|Regional unit:||West Attica|
|Mayor:||Ioannis Marinakis (ND)|
|Population statistics (as of 2011)|
|- Area:||330.3 km2 (128 sq mi)|
|- Density:||112 /km2 (290 /sq mi)|
|- Area:||322.2 km2 (124 sq mi)|
|- Density:||89 /km2 (230 /sq mi)|
|Time zone:||EET/EEST (UTC+2/3)|
|Elevation (center):||4 m (13 ft)|
|Postal code:||191 00|
Megara (//; Greek: Μέγαρα, pronounced [ˈmeɣara]) is a historic town and a municipality (pop. 36,924 in 2011) in West Attica, Greece. It lies in the northern section of the Isthmus of Corinth opposite the island of Salamis, which belonged to Megara in archaic times, before being taken by Athens. Megara was one of the four districts of Attica, embodied in the four mythic sons of King Pandion II, of whom Nisos was the ruler of Megara. Megara was also a trade port, its people using their ships and wealth as a way to gain leverage on armies of neighboring poleis. Megara specialized in the exportation of wool and other animal products including livestock such as horses. It possessed two harbors, Pegae, to the west on the Corinthian Gulf and Nisaea, to the east on the Saronic Gulf of the Aegean Sea.
In historical times, Megara was an early dependency of Corinth, in which capacity colonists from Megara founded Megara Hyblaea, a small polis north of Syracuse in Sicily. Megara then fought a war of independence with Corinth, and afterwards founded (c. 667 BC) Byzantium, as well as Chalcedon (685 BC). Megara was known for its money[vague] in historical times.
In the late 7th century BC Theagenes established himself as tyrant of Megara by slaughtering the cattle of the rich to win over the poor. During the second Persian invasion of Greece (480-479 BC) Megara fought alongside the Spartans and Athenians at crucial battles such as Salamis and Plataea.
Megara's defection from the Spartan-dominated Peloponnesian League (c. 460 BC) became one of the causes of the First Peloponnesian War (460 BC - c. 445 BC). By the terms of the Thirty Years' Peace of 446-445 BC Megara was returned to the Peloponnesian League.
In the (second) Peloponnesian War (c. 431 BC-404 BC), Megara was an ally of Sparta. The Megarian decree is considered to be one of several contributing "causes" of the Peloponnesian War. Athens issued the Megarian decree with the aim of choking out the Megarian economy. The decree banned Megarian merchants from territory controlled by Athens.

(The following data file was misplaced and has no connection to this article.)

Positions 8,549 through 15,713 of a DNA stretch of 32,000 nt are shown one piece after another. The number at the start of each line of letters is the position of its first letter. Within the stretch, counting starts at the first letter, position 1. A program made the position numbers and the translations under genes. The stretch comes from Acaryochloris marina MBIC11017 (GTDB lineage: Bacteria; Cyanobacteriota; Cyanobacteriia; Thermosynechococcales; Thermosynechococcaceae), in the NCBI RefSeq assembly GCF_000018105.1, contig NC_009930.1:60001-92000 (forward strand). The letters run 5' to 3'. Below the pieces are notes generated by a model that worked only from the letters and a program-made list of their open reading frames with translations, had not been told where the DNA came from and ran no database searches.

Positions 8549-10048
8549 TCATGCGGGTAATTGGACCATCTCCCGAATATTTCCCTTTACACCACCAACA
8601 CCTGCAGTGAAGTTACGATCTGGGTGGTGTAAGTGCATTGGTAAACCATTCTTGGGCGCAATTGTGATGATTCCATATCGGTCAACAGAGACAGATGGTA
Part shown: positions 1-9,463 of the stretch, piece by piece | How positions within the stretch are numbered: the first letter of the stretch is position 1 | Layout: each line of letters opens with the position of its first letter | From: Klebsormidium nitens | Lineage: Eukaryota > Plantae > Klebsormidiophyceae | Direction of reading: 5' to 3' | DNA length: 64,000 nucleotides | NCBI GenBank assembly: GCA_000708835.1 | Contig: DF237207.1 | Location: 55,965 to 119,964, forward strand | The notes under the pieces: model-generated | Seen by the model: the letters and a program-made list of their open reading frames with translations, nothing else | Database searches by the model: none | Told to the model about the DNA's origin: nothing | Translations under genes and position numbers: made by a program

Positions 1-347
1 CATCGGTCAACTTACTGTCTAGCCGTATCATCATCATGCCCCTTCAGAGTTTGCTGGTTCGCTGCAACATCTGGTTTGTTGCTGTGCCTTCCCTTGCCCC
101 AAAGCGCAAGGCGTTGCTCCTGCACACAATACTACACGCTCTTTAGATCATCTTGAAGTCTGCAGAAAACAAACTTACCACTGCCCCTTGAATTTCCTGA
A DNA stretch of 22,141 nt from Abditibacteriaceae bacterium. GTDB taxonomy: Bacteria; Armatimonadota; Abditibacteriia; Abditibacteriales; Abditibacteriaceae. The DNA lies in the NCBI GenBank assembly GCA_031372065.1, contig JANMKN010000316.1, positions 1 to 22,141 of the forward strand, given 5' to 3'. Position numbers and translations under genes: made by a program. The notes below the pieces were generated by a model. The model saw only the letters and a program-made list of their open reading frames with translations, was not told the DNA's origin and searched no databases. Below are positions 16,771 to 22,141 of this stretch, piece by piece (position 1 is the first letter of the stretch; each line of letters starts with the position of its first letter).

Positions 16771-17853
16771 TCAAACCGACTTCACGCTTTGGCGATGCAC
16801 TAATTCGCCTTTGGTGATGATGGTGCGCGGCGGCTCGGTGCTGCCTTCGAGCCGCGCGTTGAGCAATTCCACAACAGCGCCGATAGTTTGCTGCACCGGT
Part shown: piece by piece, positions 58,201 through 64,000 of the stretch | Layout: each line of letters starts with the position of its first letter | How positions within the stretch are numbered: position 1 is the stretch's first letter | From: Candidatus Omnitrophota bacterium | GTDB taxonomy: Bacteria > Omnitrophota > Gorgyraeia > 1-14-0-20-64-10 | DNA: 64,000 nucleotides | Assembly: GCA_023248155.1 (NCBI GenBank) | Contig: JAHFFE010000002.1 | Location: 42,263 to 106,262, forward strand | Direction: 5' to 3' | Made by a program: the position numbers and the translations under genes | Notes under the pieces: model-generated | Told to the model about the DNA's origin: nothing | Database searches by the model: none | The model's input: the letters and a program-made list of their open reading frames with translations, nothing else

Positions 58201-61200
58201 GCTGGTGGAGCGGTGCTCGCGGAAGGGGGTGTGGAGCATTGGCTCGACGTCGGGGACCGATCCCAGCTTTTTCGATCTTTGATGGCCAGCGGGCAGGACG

Arguably the most famous citizen of Megara in antiquity was Byzas, the legendary founder of Byzantium in the 7th century BC. The 6th-century BC poet Theognis also came from Megara. In the early 4th century BC, Euclid of Megara founded the Megarian school of philosophy which flourished for about a century, and which became famous for the use of logic and dialectic.
The Megarians were proverbial for their generosity in building and endowing temples. Saint Jerome reports "There is a common saying about the Megarians […:] 'They build as if they are to live forever; they live as if they are to die tomorrow.'"
Megara is located in the westernmost part of Attica, near the Megara Gulf, a bay of the Saronic Gulf. The coastal plain around Megara is referred to as Megaris, which is also the name of the ancient city state centered on Megara. Megara is 8 km west of Nea Peramos, 18 km west of Eleusis, 19 km east of Agioi Theodoroi, 34 km west of Athens and 37 km east of Corinth. The Motorway 8 connects it with Athens and Corinth. The Megara railway station is served by Proastiakos suburban trains to Athens and Kiato. There is a small military airfield south of the town, ICAO code LGMG.
The main town Megara had 23,456 inhabitants at the 2011 census. The largest other settlements in the municipal unit are Vlychada (pop. 1,462), Kineta (1,446), Pachi (542) and Lakka Kalogirou (517).
The municipality Megara was formed at the 2011 local government reform by the merger of the following 2 former municipalities, that became municipal units (constituent communities in brackets):
- Nea Peramos
Towns and villages
- Agia Triada
- Lakka Kalogirou
- Moni Agiou Ierotheou
- Moni Agiou Ioannou Prodromou
- Moni Panachrantou
- Orsippus (8th century BC), runner
- Byzas (7th century BC), founder of Byzantium
- Theognis (6th century BC), elegiac poet
- Eupalinos (6th century BC), engineer who built the Tunnel of Eupalinos on Samos
- Theagenes (c. 600 BC), Tyrant of Megara
- Euclid (c. 400 BC), founder of the Megarian school of philosophy
- Stilpo (c. 325 BC), philosopher of the Megarian school
- Teles (3rd century BC), cynic philosopher.
- "Detailed census results 2011" (xls 2,7 MB). National Statistical Service of Greece. (Greek)
- Aristotle, Politics V 4,5
- Sarah B, Pomeroy, Stanley M.Beloniqua, Walter Donlan and Jennifer Tolbert Roberts, Ancient Greece: A Political, Social, and Cultural History (Oxford: Oxford University Press, 1999).
- Jerome, To Ageruchia, Letter cxxiii.15
- World Aero Data
- Kallikratis law Greece Ministry of Interior (Greek)
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